The decision to wipe out the Jews (2 Macc 8:8-8:11)

“Philip saw that the Judas was gaining ground little by little. He saw that he was pushing ahead with more frequent successes. Thus he wrote to Ptolemy, the governor of Coele-syria and Phoenicia, to come to the aid of the king’s government. Ptolemy promptly appointed Nicanor son of Patroclus, one of the king’s chief friends. He sent Nicanor in command of no fewer than twenty thousand gentiles of all nations to wipe out the whole race of Judea. He associated with him Gorgias, a general and a man of experience in military service. Nicanor determined to make up for the king the tribute due to the Romans, two thousand talents, by selling the captured Jews into slavery. He immediately sent to the towns on the seacoast, inviting them to buy Jewish slaves. He promised to hand over ninety slaves for a talent, not expecting the judgment from the Almighty that was about to overtake him.”

This Philip was in charge of Jerusalem. He wrote to Ptolemy, who was the governor of Coele-syria, along the Phoenician coast, for aid. Ptolemy sent him Nicanor and Gorgias, a general. This is slightly different from 1 Maccabees, chapter 3. There it was Lysias, the governor from Antioch who sent Ptolemy with Nicanor and Gorgias to Judea with 40,000 troops, not 20,000 as here. There was no mention of taking Jewish slaves and selling them in 1 Maccabees. Here Nicanor believes that he can get 1 talent for 90 Jewish slaves, so that they can pay the Roman tribute. It is not clear if this is a gold or silver talent. Obviously, he was not expecting divine revenge.

The letter to the Spartans about the present (1 Macc 12:9-12:18)

“Therefore, though we have no need of these things,

Since we have as encouragement

The holy books that are in our hands.

We have undertaken to send

To renew our family ties and friendship with you,

So that we may not become estranged from you.

Considerable time has passed

Since you sent your letter to us.

We therefore remember you constantly on every occasion,

Both in our festivals and on other appropriate days,

At the sacrifices which we offer

And in our prayers,

As it is right and proper to remember brothers.

We rejoice in your glory.

But as for ourselves,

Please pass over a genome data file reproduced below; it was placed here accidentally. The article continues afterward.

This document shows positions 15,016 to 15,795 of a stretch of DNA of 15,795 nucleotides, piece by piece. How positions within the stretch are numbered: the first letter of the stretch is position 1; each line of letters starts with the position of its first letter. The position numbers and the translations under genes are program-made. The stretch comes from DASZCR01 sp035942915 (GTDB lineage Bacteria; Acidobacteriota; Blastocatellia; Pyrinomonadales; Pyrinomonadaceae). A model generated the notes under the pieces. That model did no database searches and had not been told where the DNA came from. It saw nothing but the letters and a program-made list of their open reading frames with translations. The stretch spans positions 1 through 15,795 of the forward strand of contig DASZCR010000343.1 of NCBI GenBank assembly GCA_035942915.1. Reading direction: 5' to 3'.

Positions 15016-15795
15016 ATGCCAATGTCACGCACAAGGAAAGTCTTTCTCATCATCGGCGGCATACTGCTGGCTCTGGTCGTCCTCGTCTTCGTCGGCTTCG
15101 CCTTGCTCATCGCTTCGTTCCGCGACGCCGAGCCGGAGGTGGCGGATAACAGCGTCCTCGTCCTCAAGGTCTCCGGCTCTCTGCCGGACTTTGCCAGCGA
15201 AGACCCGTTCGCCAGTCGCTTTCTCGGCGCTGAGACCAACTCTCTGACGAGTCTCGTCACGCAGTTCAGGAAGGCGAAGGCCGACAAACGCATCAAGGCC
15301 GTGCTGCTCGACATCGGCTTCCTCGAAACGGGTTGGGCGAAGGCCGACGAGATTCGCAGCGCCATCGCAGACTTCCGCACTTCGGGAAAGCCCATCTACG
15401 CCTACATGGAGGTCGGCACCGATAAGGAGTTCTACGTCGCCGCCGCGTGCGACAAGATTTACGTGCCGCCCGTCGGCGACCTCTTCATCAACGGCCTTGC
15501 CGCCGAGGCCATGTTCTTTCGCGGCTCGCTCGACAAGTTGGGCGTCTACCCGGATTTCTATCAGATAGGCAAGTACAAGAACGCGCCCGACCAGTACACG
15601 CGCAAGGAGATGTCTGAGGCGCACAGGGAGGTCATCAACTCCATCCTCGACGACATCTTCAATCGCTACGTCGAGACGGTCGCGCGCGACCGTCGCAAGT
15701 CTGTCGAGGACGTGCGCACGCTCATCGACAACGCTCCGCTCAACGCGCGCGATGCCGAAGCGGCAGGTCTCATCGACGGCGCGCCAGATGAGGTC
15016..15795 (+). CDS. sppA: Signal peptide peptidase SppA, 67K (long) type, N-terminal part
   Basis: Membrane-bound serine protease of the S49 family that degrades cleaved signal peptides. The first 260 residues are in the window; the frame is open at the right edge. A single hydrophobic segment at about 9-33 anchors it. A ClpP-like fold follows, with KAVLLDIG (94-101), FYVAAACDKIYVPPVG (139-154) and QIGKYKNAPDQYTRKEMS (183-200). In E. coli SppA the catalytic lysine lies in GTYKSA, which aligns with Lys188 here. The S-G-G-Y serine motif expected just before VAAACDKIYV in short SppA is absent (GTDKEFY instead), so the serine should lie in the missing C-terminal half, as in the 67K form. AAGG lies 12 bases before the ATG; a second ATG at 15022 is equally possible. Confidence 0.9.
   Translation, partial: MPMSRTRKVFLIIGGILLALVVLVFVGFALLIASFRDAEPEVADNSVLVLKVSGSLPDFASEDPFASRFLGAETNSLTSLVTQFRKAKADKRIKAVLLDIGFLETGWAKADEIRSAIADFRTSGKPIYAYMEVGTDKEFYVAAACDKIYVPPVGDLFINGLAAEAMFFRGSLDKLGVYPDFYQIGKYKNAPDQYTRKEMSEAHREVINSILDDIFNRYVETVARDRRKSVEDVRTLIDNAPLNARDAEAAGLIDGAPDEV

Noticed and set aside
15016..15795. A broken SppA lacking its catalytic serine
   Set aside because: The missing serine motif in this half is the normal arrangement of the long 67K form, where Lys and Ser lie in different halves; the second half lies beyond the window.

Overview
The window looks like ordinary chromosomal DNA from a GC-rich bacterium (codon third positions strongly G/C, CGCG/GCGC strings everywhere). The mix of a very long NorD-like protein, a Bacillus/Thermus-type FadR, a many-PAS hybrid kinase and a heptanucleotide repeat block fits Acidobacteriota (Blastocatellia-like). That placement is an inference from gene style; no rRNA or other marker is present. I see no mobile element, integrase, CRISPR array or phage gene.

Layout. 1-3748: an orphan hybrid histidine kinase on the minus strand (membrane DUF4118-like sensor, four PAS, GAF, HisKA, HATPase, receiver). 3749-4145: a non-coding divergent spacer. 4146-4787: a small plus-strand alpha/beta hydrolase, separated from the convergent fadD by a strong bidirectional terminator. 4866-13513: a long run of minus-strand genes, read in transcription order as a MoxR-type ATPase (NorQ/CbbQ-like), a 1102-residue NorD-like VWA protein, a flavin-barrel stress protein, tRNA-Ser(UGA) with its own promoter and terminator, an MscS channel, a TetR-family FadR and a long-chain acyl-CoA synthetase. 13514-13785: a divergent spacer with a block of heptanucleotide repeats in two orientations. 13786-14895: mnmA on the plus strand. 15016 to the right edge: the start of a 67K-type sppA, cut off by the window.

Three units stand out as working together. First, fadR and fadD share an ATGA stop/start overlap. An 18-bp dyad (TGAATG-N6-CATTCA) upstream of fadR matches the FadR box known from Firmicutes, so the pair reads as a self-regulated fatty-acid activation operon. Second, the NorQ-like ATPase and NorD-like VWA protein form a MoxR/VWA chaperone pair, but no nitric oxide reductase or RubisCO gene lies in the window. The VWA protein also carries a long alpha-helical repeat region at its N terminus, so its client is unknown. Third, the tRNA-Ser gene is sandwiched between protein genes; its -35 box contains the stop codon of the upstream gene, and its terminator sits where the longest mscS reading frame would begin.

Many trials and many wars have encircled us.

The kings around us have waged war against us.

We were unwilling to annoy you

And our other allies and friends with these wars.

We have the help that comes from Heaven for our aid.

We were delivered from our enemies.

Our enemies were humbled.

We therefore have chosen Numenius son of Antiochus

And Antipater son of Jason,

We have sent them to Rome to renew our former friendship

And alliance with them.

We have commanded them to go also to you,

To greet you

To deliver to you this letter from us

Concerning the renewal of our family ties.

Now please send us a reply to this.”

Jonathan’s letter continued to remind them that they relied on their holy books, which would have been the law, Torah, and the prophets. Nevertheless, Jonathan thought that it was time to renew their alliance and friendship. Almost a century and a half had passed without any renewal. During this time, they had remembered the Spartans in their prayers and festivals. Funny, this is the first mention of the Spartans. The Jews have had some problems, but their aid from heaven has helped them to defeat their enemies on every side. He was sending Numenius and Antipater to Rome to renew their friendship. However, he also wanted to renew the family ties with the Spartans. Jonathan also wanted a reply from them.

The revolt in Antioch (1 Macc 11:45-11:51)

“Then the people of the city assembled within the city, to the number of one hundred twenty thousand. They wanted to kill the king. But the king fled into the palace. Then the people of the city seized the main streets of the city and began to fight. So the king called the Jews to his aid. They all rallied about him. Then they spread out through the city. They killed on that day about one hundred thousand men. They set fire to the city. They seized a large amount of spoil on that day. They saved the king. When the people of the city saw that the Jews had gained control of the city as they pleased, their courage failed. They cried out to the king with this entreaty.

‘Grant us peace!

Make the Jews stop fighting against us and our city.’

They threw down their arms and made peace. So the Jews gained glory in the eyes of the king and of all the people in his kingdom. They returned to Jerusalem with a large amount of spoil.”

There were about 120,000 people in revolt against King Demetrius II as this mob wanted to kill him. The king ran into his palace, but they seized the main streets of Antioch. Then the king asked the Jews for help. Supposedly, there were about 3,000 Jews in Antioch sent by Jonathan. Somehow, these 3,000 Jews spread out and killed 100,000 inhabitants of Antioch. It does not explain how this happened. They must have been great fighters. They even set fire to the city and took its spoils. Apparently, those remaining people of Antioch wanted peace. They wanted the Jews to stop fighting. The king was happy with the Jews as they returned to Jerusalem with their spoil. That was a great feat of the Jewish fighters but it was for a foreign king and made others mad.